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Steve Webb: Budget guidance will boost regulated advice

Pensions minister Steve Webb says the at-retirement guidance announced in the Budget will lead to more consumers getting regulated financial advice, but is wary on requiring providers to pay for full advice rather than guidance.

Speaking at a work and pensions select committee hearing this morning, Webb said the guidance backing the new pension freedoms outlined in the Budget will not be independent financial advice, but added “guidance will lead people to take more formal advice”.

Liberal Democrat MP Mike Thornton suggested a provider levy was needed to fund “proper financial advice” instead of guidance.

Thornton raised concerns that as guidance will not include a fact-find, it could fall short of what is necessary to help people make the best decision.

He said to Webb: “I am not saying you have to commit but I would ask you to look at guidance as advice paid for by providers.” 

Webb said he is looking at all the options but that the cost would inevitably be paid for by consumers. Webb said: “We have to be careful.”

Thornton also suggested it would be better to prevent “direct selling” and for consumers to be directed towards independent financial advice.

Webb said: “The cost of an IFA would be very big for a small pot… forced advice would be a real challenge.”

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Comments

There are 4 comments at the moment, we would love to hear your opinion too.

  1. I hope that financial advisers category will be exempt from any guidance advice failures in that case particularly when it comes to FSCS and FCA fees.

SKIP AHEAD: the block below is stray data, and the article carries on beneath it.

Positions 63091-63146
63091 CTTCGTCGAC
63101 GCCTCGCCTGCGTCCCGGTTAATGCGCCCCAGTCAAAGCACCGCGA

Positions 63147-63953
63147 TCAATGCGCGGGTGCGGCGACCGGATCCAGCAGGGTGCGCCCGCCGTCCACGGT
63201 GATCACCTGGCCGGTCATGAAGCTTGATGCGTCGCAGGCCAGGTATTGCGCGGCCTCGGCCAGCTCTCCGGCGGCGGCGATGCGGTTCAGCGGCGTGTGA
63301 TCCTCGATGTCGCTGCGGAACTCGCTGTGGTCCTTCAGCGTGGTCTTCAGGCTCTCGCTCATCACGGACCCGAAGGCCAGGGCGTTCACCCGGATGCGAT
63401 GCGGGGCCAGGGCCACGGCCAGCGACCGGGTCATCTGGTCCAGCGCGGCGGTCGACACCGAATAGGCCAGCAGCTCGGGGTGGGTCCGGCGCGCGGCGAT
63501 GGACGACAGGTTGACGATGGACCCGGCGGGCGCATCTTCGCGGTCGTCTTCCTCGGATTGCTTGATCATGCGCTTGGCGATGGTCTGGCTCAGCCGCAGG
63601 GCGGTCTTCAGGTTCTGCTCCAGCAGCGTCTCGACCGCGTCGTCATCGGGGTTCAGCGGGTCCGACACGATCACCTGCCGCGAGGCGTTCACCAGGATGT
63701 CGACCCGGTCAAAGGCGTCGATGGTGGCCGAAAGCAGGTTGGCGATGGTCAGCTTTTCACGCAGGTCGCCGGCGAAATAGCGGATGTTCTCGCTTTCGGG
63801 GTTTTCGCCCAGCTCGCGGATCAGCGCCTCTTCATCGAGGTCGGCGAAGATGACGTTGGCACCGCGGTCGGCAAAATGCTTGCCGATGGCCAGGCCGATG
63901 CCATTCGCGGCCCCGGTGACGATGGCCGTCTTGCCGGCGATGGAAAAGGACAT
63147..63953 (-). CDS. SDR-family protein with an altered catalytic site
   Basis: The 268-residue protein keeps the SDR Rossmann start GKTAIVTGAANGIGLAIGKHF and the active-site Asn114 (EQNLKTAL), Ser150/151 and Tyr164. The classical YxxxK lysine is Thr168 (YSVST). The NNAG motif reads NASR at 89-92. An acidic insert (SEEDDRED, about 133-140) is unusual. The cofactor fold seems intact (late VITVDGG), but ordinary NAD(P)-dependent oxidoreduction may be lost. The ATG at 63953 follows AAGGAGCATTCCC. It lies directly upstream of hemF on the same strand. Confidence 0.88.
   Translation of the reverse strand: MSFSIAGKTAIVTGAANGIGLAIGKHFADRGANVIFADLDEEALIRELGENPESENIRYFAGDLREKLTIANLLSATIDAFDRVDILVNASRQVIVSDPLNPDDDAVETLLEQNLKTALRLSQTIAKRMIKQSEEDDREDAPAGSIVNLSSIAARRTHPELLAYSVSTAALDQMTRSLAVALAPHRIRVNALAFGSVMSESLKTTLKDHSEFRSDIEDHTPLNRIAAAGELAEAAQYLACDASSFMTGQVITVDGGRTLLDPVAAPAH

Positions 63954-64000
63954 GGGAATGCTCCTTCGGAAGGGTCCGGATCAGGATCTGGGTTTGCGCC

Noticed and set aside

2. Clown in a circus.

  3. The pledge of free face to face advice announced in the budget was clearly not thought through and made on the hoof. Either there will be a U turn or it will be dumbed down.

  4. Has it come time for AIFA or some other trade organisation to take legal action on the definition of regulated advice/guidance? It strikes me that those individuals in both politics and head of regulators have no real understanding of financial services legislation. It clearly states within regulations that if you give a personalised recommendation e.g. face-to-face you have to be authorised and regulated to do so.

    That is not guidance that is face-to-face regulatory advice Mr Webb!!!!

    Any person given guidance on an introducer basis would have to do so on a heavily scripted process which would take away any benefit to the client. After all as soon as the client utters the words what would you do – what is that person in the scripted scenario going to say.

    Instead of trying to circumvent the regulations may be the government should spend more effort in trying to support the adviser community so we can bolster our numbers and invest in our businesses with confidence!

    Stop pandering to insurance companies and large banks who are looking to sell products on execution only models or other models disguised as guidance but in fact are execution only!

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